Bobby Brown on Friday fully denied there ever being any 911 calls about him hitting his former wife Whitney Houston, despite being read the police report.
Brown's gave his denial at the Television Critics Association summer press tour to promote BET's The Bobby Brown Story, a three-episode series on his life and career, from leaving boy band New Edition to launching a solo career in 1986.
During the panel discussion, Brown said he had no regrets about his past. But when asked if that extended to allegations that he physically assaulted Houston in 2003, Brown was quick to respond.
"There was no violent incidents between me and Whitney," he said.
The television critic noted that there had been 911 calls, to which Brown responded, "No there wasn't [any 911 calls]. You're mistaken. You're completely wrong. You're completely wrong."
However, that year, Brown was charged with battery for an alleged altercation with Houston. And after a visibly bruised Houston eventually appeared alongside Brown when he turned himself in to authorities, her publicist issued a statement saying he was "very apologetic about what happened and hopes his wife forgives him."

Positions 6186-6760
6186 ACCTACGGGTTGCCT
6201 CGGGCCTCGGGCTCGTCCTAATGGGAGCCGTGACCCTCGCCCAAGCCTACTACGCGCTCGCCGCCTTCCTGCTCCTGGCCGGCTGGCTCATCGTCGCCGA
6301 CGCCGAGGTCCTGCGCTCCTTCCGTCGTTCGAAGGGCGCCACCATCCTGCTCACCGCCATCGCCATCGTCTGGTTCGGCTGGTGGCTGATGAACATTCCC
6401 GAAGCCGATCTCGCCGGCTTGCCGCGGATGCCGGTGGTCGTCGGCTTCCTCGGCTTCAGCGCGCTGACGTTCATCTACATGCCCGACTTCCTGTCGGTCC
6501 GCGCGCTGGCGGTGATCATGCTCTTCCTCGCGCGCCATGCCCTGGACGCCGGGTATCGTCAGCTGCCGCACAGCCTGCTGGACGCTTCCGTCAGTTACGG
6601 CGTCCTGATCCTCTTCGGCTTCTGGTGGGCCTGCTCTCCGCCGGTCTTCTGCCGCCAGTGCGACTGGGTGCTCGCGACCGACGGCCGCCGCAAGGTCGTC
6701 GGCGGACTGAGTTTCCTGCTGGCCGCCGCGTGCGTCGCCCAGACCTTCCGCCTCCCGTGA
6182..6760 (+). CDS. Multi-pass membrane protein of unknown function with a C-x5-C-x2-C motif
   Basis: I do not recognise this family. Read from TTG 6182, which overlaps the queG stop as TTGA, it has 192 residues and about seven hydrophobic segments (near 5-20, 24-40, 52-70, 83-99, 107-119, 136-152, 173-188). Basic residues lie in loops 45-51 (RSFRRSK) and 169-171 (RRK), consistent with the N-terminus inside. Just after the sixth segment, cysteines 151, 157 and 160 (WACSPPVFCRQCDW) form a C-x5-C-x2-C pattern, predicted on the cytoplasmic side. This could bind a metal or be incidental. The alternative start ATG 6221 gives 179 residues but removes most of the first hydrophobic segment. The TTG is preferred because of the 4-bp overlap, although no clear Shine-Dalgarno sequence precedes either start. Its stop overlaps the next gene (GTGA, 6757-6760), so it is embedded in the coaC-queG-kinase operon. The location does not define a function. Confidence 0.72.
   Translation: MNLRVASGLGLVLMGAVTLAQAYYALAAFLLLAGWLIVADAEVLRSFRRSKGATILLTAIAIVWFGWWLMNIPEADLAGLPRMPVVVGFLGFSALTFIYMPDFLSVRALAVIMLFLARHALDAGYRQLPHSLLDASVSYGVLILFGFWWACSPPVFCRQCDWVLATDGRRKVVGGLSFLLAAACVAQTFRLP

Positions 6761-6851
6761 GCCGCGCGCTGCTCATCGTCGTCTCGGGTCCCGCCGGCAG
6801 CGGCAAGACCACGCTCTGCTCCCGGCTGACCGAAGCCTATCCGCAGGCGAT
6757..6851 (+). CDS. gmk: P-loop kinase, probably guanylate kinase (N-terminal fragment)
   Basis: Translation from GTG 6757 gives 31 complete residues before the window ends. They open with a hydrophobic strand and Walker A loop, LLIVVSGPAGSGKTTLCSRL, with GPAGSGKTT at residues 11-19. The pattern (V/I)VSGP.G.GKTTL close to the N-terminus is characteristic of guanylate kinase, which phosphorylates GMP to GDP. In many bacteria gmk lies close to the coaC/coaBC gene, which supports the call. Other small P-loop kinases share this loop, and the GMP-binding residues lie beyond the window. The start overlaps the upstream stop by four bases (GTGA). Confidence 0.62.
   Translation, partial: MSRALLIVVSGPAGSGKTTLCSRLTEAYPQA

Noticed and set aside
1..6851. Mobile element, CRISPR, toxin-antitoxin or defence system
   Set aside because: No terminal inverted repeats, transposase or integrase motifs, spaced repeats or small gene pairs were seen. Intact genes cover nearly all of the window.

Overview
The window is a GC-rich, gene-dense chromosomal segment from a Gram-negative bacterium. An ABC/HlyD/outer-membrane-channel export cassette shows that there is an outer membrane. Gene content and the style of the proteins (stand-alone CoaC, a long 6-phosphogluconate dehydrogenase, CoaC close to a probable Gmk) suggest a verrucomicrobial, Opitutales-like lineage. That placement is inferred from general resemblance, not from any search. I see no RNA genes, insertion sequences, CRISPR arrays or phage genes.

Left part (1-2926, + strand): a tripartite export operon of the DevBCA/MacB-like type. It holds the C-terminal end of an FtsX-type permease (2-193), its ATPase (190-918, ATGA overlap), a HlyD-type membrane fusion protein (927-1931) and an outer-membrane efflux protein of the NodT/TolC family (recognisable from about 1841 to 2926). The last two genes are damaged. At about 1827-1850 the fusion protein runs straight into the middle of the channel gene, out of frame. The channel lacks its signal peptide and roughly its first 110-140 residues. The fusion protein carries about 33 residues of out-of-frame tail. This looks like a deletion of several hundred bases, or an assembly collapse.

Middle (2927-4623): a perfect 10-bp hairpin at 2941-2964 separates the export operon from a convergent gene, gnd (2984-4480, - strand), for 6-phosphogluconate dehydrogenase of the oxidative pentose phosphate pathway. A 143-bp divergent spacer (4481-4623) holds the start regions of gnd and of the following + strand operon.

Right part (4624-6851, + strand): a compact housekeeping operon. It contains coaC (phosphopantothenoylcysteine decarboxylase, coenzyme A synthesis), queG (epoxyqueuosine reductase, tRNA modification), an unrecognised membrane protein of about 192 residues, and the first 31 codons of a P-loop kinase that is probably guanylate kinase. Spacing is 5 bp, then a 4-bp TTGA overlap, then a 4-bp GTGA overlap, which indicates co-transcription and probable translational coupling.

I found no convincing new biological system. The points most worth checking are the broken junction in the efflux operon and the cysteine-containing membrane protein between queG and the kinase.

But that and other records, including the 911 call, didn't appear to matter to Brown on Friday, who told the audience: "The public record is wrong."
The panel came to an abrupt end after the portion meant for more questions was canceled within seconds.
Brown is no stranger to denial. In the recent documentary Whitney, the singer shut down an interview with the director as soon as any talk of drug use came up.
Brown recently announced he would be opening up a domestic violence shelter in honor of his late daughter with Houston, Bobbi Kristina Brown.